Thursday, August 25, 2005

the plot thickens


Some of you will have discovered we've made a change in off-campus access to our databases. Now, rather than making changes in your browser settings, you can access databases through any browser without having to go under the hood. The drawback? Each time you start a search you have to enter your barcode (from your Gustavus ID) and last name. So long as you're searching, it will recognize you no matter how many databases you access. But once you close your browser window it has amnesia and makes you reenter that long string of numbers. For the occasional searcher, this change will probably make life easier, but for those of us who prefer to do our research at home it's going to be more work. Unfortunately, there's no way to provide both options.


The Christian Science Monitor has a piece on the University of Texas's decision to move 90,000 books from their Undergraduate Library and replace them with computers. There is always a Sophie's Choice tone to these pieces - what's it gonna be, books or computers? Scott Carlson's famous "Deserted Libraries" story sparked a lot of controversy when it was first published in 2001, but it's the headline that sets off the alarms. In reality, the piece presents a range of issues and talks about libraries that are anything but deserted.

Both stories are about a changing perception of the library as place. Scott Bennett's report on libraries as learning commons shifts the focus from either/or to both and from information to learning. And that makes a lot of sense.


Friday, August 19, 2005

check it out

We're in the process of changing all the URLs for electronic resources on our Web pages over to fit our new proxy server (so that you can search from home without having to fool around with your browser). It may take a little while to catch them all. You can always let us know if you find one that isn't working.

In the news
, a British paper weighs in on Google's library digitization project. They think an argument can be made for it being not only a good idea, but actually legal. Meanwhile, the American Bar Association seems a tad amazed to learn that librarians can be a little pushy when they have a principle to defend.

And here's a Swedish library with a personal touch: want to find out more about the issues? check out a person at your local library.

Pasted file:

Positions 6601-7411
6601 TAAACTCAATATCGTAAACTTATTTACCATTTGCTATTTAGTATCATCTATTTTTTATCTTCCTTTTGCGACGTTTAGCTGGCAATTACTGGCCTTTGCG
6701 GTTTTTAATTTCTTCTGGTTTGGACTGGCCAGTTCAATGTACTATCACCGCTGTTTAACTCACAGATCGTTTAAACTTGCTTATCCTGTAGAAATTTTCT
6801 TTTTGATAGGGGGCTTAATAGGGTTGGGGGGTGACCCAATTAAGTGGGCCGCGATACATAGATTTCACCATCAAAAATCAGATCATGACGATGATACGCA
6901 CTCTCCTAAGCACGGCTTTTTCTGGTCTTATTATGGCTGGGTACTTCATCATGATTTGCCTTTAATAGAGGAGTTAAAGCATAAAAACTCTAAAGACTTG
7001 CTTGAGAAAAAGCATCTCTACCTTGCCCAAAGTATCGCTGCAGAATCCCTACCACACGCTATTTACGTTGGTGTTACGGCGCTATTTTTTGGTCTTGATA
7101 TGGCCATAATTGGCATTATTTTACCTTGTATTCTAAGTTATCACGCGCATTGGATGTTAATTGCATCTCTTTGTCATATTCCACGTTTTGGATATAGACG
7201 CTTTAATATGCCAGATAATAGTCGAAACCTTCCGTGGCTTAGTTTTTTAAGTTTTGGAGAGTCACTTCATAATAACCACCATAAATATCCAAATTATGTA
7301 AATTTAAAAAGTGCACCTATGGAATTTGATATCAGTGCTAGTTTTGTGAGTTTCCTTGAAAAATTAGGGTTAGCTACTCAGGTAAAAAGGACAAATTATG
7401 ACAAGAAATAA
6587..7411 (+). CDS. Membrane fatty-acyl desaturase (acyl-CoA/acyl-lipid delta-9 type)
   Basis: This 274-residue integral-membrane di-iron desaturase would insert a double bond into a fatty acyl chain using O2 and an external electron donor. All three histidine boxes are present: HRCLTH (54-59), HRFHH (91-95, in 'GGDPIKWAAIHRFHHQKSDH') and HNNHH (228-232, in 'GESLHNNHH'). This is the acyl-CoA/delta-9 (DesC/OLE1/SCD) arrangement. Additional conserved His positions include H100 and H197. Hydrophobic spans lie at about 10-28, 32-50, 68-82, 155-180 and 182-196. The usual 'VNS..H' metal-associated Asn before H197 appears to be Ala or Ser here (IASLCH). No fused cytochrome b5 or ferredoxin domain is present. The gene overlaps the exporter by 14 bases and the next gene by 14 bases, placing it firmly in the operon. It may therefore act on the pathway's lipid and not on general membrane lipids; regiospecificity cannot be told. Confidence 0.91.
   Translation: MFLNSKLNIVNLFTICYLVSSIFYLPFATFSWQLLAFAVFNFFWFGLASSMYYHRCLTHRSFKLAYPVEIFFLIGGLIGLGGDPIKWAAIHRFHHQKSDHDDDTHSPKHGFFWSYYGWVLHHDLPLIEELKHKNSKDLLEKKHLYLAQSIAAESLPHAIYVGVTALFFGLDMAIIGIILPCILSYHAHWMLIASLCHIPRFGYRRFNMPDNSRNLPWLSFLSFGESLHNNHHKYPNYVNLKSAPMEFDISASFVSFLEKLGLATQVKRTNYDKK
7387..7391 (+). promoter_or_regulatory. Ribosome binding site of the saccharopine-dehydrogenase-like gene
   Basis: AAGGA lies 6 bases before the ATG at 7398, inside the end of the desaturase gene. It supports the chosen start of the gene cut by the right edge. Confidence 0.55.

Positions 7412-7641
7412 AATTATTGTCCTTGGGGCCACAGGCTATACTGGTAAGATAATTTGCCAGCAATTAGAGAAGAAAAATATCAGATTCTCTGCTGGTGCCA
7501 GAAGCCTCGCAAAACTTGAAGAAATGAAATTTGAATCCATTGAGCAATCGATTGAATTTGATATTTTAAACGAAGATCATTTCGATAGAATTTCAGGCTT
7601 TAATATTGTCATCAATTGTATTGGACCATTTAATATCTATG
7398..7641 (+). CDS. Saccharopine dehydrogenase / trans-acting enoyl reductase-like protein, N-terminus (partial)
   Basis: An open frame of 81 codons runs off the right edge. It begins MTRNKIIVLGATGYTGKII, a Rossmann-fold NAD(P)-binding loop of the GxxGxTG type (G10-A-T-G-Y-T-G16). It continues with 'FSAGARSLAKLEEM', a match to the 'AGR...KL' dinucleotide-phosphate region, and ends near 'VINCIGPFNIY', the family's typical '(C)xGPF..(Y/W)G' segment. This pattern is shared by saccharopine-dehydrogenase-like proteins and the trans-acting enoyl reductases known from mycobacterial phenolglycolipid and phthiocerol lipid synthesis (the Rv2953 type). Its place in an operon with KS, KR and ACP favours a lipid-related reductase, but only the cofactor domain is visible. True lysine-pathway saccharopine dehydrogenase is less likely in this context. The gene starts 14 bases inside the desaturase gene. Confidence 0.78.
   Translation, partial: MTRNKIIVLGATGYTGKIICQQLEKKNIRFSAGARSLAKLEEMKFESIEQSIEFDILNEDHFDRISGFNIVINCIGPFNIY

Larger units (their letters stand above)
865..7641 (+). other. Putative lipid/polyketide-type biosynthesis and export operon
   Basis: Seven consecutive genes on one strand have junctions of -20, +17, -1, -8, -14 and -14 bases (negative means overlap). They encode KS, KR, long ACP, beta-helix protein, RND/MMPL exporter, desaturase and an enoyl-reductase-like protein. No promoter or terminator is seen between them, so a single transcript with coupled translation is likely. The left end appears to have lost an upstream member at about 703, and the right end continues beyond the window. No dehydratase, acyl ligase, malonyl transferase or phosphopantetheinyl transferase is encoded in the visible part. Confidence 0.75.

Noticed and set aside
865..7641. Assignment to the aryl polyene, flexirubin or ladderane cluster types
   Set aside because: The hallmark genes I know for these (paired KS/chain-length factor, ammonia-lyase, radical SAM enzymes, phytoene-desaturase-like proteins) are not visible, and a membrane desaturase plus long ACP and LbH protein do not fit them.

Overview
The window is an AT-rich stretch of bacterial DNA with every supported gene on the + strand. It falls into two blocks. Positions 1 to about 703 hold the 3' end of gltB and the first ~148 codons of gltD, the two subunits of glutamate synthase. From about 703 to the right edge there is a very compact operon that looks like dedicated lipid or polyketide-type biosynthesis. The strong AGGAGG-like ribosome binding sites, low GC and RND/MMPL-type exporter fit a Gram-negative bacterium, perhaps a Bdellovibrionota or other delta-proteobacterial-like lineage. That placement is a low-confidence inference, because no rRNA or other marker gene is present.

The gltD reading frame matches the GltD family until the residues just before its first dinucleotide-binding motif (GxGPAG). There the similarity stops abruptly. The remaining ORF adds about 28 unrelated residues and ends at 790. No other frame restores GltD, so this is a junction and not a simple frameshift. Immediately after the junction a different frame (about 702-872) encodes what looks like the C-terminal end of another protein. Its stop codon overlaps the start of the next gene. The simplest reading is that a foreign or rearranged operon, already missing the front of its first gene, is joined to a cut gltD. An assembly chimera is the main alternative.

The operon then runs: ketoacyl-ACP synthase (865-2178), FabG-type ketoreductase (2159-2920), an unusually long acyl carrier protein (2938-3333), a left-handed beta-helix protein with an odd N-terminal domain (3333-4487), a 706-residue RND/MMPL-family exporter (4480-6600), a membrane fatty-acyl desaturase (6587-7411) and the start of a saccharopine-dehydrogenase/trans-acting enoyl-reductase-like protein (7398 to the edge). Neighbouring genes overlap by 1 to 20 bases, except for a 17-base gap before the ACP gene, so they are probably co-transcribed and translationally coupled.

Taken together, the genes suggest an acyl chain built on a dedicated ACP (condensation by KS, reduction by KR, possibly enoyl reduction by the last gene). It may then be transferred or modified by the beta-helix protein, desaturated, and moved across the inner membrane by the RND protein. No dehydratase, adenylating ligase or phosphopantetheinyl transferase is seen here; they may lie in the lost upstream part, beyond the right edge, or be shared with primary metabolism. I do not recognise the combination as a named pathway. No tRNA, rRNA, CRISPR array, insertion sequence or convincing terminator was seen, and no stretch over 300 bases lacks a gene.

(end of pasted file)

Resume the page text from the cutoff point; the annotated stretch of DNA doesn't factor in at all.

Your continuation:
Monday, August 15, 2005

can you spare some change?

This Friday, August 19th, we're switching over from one form of off-campus authentication to another. What on earth does that mean? Well, if you've set up your browser to recognize you as an authentic Gustie for the purposes of searching our databases, you can turn it off now. The system will know who you are without fiddling with your browser at all. (Of course, that means if you already fiddled, you'll need to unfiddle. Depending on what browser you use, it's just a matter of clicking a choice in your preferences.) This should make it easier for all of us--students included--to use library resources from off campus. That takes care of one more "dog ate my homework" excuse.

Another project in the works: we are setting up a system to link directly to full text articles in one database from a citation in another (or even, eventually, from Google Scholar). We've found that actually finding the articles that are listed in a database is a huge challenge for many of our students, so we hope this will help.

Of course, libraries aren't the only ones adapting to changing expectations. Publishers, according to The New York Times, are introducing paperbacks that offer more readable pages for an aging audience. They'll be the same width, to fit on bookseller's racks, but they'll be taller. The price will be a bit steeper, too.

Google has backed away from its ambitious plan to digitize libraries - sort of. They're giving publishers an opportunity to opt out. Publishers (at least some of them) are not convinced that making a copy and showing the public snippits is within fair use. This is another example of how the concept of "copy" in a digital world is making it harder than ever to know what's legal. Many lawyers love the Internet Archive's "Wayback Machine;" they can find that embarrassing comment you thought you'd deleted from your site. But naturally, at least some folks suggest the archive itself violates copyright law. The jury is out ...